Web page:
11/20/2010 3:41PM

Monmouth: A Painful Loss


Back in August of 1993, the day after a 2-year-old by the name of Holy Bull made his career debut at Monmouth Park I was at work in the Monmouth Park Publicity Office, making figures for the latest races in between writing press releases. When I came upon the Maiden Special Weight sprint captured by the future star I immediately suspected a problem with the timer, that the figure was too good for a juvenile firster. Something had to be wrong.

"JEEZ!" came the exclamation from across the office. Steve Schwartz, Monmouth Park's Publicity Director, was making his own set of figures, and he was on the same race as I was. "That Croll horse got some figure for that race yesterday!"

It turned out that the figure was perfectly legitimate, that trainer Warren "Jimmy" Croll had himself a real runner. Not that it was much of a surprise, since he had been telling anyone who asked that the son of Great Above was special.

"Give Croll a call and see what you can find out about him," Steve said. I called the barn and got Mr. Croll immediately.

"Hey, Mr. Croll, it's Kenny Peck from the Publicity Office. We wanted to ask you about that 2-year-old you..."

I didn't have to go any further.

"That horse is going to be better than Bet Twice, and better than Housebuster," he seemed to say, though the Hall of Fame trainer had a manner of speaking that made it tough to understand every word, especially when the words he's saying are shocking.

"Hold on a second Mr. Croll, I want to make sure I understand," I said, and he repeated just what he had said earlier, that the 2-year-old he had his barn was, in his Hall of Fame opinion, better than a Belmont Stakes winner and a two-time sprint champion.

I hung up the phone and told Steve what I had just been told. He hesitated briefly, then said, "You write the release, and I'll call Vegas." He got on the phone with David Scott, everyone's connection in Vegas at the time, and asked Scott to get future book prices on Holy Bull for the Breeders' Cup and the Kentucky Derby. In the meantime, I wrote up the press release, which included the sad news about how Croll owned the horse only because the colt's original owner, Rachel Carpenter, had just recently passed away. It was a story I knew I wanted to get right, since it was very likely to be picked up by the papers.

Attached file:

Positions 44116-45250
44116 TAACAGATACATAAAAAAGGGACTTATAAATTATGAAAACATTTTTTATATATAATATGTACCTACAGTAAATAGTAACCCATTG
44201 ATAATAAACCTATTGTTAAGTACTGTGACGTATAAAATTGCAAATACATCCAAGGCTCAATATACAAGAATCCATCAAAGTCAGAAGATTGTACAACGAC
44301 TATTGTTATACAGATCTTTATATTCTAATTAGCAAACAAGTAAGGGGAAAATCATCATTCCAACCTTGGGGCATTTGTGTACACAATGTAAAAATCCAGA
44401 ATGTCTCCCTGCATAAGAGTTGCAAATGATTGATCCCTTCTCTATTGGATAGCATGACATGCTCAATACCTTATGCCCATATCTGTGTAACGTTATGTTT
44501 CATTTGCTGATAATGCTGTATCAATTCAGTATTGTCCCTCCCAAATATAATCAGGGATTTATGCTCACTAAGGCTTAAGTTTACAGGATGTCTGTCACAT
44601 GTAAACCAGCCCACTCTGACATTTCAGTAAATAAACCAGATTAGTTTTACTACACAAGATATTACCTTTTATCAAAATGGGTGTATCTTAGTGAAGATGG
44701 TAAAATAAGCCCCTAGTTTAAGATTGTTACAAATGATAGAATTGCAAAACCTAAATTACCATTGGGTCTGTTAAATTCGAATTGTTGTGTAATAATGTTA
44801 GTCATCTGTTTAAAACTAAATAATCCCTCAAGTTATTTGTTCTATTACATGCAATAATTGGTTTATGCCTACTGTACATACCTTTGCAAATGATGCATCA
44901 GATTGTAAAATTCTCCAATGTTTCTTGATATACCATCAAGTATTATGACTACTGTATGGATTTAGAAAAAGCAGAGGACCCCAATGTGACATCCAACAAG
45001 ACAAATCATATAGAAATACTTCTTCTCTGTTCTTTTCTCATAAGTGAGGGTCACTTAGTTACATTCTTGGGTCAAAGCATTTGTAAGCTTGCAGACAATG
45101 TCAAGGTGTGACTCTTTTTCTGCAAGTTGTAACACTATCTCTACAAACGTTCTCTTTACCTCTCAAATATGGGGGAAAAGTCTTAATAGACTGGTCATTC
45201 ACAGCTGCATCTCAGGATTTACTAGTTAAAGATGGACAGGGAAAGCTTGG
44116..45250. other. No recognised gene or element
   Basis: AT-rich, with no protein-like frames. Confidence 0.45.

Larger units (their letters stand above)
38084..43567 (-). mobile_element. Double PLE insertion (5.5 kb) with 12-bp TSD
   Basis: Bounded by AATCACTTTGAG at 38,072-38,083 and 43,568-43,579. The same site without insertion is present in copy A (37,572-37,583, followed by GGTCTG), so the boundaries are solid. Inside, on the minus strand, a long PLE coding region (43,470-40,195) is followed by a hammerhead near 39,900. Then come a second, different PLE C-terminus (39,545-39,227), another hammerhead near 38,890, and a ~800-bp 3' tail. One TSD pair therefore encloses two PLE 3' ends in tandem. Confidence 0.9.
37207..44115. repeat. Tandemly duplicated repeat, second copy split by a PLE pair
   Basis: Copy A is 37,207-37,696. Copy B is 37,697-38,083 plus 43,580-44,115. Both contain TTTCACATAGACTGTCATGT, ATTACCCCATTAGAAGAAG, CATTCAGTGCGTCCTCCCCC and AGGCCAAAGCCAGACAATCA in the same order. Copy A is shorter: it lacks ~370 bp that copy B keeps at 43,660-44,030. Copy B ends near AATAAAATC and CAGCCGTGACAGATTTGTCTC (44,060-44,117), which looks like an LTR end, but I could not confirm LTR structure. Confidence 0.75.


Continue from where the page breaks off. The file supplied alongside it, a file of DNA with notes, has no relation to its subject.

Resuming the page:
Suddenly, "WOO-HOO!", or something of that nature, came from Steve's office.

"We can get 100-1 on the Breeders' Cup Juvenile and 150-1 for the Derby!" he said, flustered. "I'm betting all I can on the Juvenile. The Derby is too far off, too much can happen. Let's just bet him in the Juvenile."

So we did. I bet $100, Schwartz bet many times more than that. Soon thereafter, the legend of Holy Bull started to grow, and as it did the story of the two guys in the Publicity Office who were sitting on big Breeders' Cup Future bets got all around the track. Everyone who stopped into the office asked about it, and Schwartz and I were quite pleased with ourselves, basking in the glow of our superior foresight.

That is until one morning, when Rick Lang, a handicapper at the track, came into the office armed with a smug smile.

"Did you guys hear?," he asked.

"Hear what?"

Lang's smile widened.

"I just got back from the barn. Someone must have fogged out. Holy Bull isn't even nominated to the Breeders' Cup."

I looked at Steve, awaiting the logical explanation that I didn't have.

"What? What? WHAT?", was all that came out, and the color drained from my face.

"Those tickets are WORTHLESS," said an obviously pleased Lang, walking out the door.

Steve and I later found out, of course, that it was true, that Holy Bull would not even be in the gate for the Breeders' Cup. The next year, when Holy Bull lined up as the favorite for the Kentucky Derby, we held our breath, but both, as Jersey guys, were truly disappointed that the horse didn't run his race. Soon after, the whole story was a source of a real good laugh, and it remained that for many years -- over dinners in South Florida, in the bar down the road from Delaware Park, after a great day at Churchill during Derby Week. It always made me smile. Until today, when I found out that Steve passed away at 6:30 a.m., at the age of 64. Horse racing has lost a dear friend, and so have I.